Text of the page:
KHOPOTSO: With any form of TB, normal or drug-resistant, there are problems with late diagnosis. By the time that patients are diagnosed, they might have infected a few other people. That’€™s how TB spreads. With drug-resistant TB, if health-care workers take time to suspect that an individual may be carrying it, then that’€™s another opportunity lost while the person may be transmitting it to others. But not only does the problem lie there. Techniques used in the laboratory to test for TB in specimens ‘€“ the raw spit that patients cough up – are not quick enough to confirm a TB result, says Dr Xoliswa Poswa a pathologist with the National Health Laboratory Service (NHLS), in Johannesburg.


Dr XOLISWA POSWA: The technology that we have right now’€¦ depends on what we call ‘€œculture’€. We grow the organism in the laboratory. It takes a minimum of about two weeks just to get that organism growing and to be able to inform the health-care worker that there is TB or, possibly, the resistant form. But before we even tell you that it’€™s resistant, it’€™s two weeks first for growing it and another two weeks to grow it in the presence of the drug that the clinician would like to use. So, it’€™s basically a minimum of four weeks before the clinician knows that they are using the correct treatment or not.


KHOPOTSO: Poswa says that, while the culture and drug testing method that is currently being used is specific enough to make a diagnosis, the process is far too long. As a result, scientists are devising alternative, quicker forms of diagnosis.        


Dr XOLISWA POSWA: There are two tests that we’€™re going to be looking at here, the ones that are going to give us a rapid diagnosis. One is a molecular test. It looks at the genes: Do we have the DNA for TB here? And if we do have it, does it show genes that are consistent with resistance to the two drugs that we are specifically interested in? And then, the other test performs   like our usual test’€¦ But it’€™s quite an ingenious test that allows you to see within 48 hours that there is, possibly, growth of bacteria there.


KHOPOTSO: Patients with multi-drug resistant or MDR TB typically fail to respond to treatment using Isoniazid and Rifampicin, the main drugs in the treatment of tuberculosis. With Extremely Drug-Resistant or XDR TB, patients do not respond to the two drugs, including some of the additional drugs used in second-line treatment. If the proposed rapid test for TB proves successful, it could significantly cut short the gap between diagnosis and the initiation of appropriate treatment.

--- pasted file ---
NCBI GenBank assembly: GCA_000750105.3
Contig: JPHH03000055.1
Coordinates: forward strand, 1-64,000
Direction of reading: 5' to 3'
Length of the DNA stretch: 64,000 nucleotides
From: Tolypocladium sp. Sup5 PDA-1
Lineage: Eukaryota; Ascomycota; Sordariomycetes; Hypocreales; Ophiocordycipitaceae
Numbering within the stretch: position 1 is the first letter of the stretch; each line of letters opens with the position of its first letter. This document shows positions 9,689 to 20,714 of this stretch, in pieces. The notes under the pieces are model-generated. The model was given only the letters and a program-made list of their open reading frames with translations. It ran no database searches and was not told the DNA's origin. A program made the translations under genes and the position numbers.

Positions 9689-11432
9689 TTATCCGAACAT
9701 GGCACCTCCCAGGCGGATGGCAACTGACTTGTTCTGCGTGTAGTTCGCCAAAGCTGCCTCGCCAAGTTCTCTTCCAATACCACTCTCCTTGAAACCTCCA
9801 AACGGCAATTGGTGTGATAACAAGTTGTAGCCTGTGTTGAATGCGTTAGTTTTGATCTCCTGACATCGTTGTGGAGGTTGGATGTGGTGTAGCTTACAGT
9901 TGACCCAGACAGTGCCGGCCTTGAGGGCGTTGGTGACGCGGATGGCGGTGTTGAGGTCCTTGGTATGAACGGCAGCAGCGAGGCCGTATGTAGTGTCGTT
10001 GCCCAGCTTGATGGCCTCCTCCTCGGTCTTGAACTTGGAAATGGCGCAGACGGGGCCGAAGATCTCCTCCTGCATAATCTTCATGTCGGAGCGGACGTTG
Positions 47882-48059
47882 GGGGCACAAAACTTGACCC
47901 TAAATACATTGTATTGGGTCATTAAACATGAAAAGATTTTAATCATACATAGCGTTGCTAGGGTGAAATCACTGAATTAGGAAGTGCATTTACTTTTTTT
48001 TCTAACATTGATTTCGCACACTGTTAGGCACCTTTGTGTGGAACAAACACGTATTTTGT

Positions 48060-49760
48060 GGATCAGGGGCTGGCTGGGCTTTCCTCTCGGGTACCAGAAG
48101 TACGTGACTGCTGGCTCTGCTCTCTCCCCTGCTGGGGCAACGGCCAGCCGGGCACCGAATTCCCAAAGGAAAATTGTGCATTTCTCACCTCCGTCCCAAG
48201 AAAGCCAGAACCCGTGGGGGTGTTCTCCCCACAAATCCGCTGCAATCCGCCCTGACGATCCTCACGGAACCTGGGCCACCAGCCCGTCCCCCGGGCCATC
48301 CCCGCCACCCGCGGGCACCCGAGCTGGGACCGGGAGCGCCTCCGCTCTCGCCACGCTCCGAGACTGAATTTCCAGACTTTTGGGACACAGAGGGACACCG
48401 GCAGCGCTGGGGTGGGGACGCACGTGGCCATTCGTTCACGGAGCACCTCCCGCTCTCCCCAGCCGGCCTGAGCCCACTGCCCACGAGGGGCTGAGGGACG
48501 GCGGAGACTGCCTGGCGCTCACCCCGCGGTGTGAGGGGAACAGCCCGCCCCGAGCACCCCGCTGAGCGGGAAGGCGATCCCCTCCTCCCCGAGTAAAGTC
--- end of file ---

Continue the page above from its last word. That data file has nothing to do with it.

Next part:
Dr XOLISWA POSWA: This test is going to give us an answer within a space of 24 ‘€“ 48 hours. It is a screening test, marked improvement from waiting a minimum of two weeks.


Even if you still need to grow it, most of the clinicians or most of the patients will have an indication and treatment would be started immediately ‘€“ and correct treatment, for that matter ‘€“ because if you are treating a patient that already has drug-resistant TB, treating it with the drugs for normal TB’€¦ that is assisting transmission of drug-resistant TB. So, that’€™s going to make a big difference to the lives of patients.      


KHOPOTSO: The Department of Health’€™s figures from two years ago, show that about 645 South Africans out of every 100 000 have TB. HIV, a twin epidemic of TB, is influencing the growth of tuberculosis infections. Professor Shabir Madhi is Co-Director of Wits University’€™s Respiratory and Meningeal Pathogens Research Unit (RMPRU), based at Chris Hani Baragwanath Hospital, in Soweto.                


Prof. SHABIR MADHI: There’€™s been an exponential increase in the burden of adult TB, and what that basically means is that there’€™s much more infectious adults in South Africa than there were before the HIV epidemic. Now, the way children are affected by this, is that children are usually infected by TB because of the infectious adults in the community’€¦ When a child becomes infected with TB, the risk of them actually developing disease from the infection is about 40% in the first two years of life. If a completely healthy adult becomes infected with TB, the lifetime risk of that adult actually developing disease from that infection is only about 10%.                      


KHOPOTSO: The proposed rapid test for TB could, hopefully, work to catch those infectious adults. According to Dr Poswa, a large-scale one-year long trial by the National Health Laboratory Service, the Department of Health and the Medical Research Council of South Africa is due to start in April.


Dr XOLISWA POSWA: They are looking at testing about 20 000 patients, nationally’€¦ But from the little we’€™ve seen in the laboratory in comparing this new test with the culture, which is currently our gold standard, it looks promising. We have done some preliminary tests’€¦ but we need to’€¦ be sure of what we’€™re doing before we roll it out.      




  • Health-e News

    Health-e News is South Africa's dedicated health news service and home to OurHealth citizen journalism. Follow us on Twitter @HealtheNews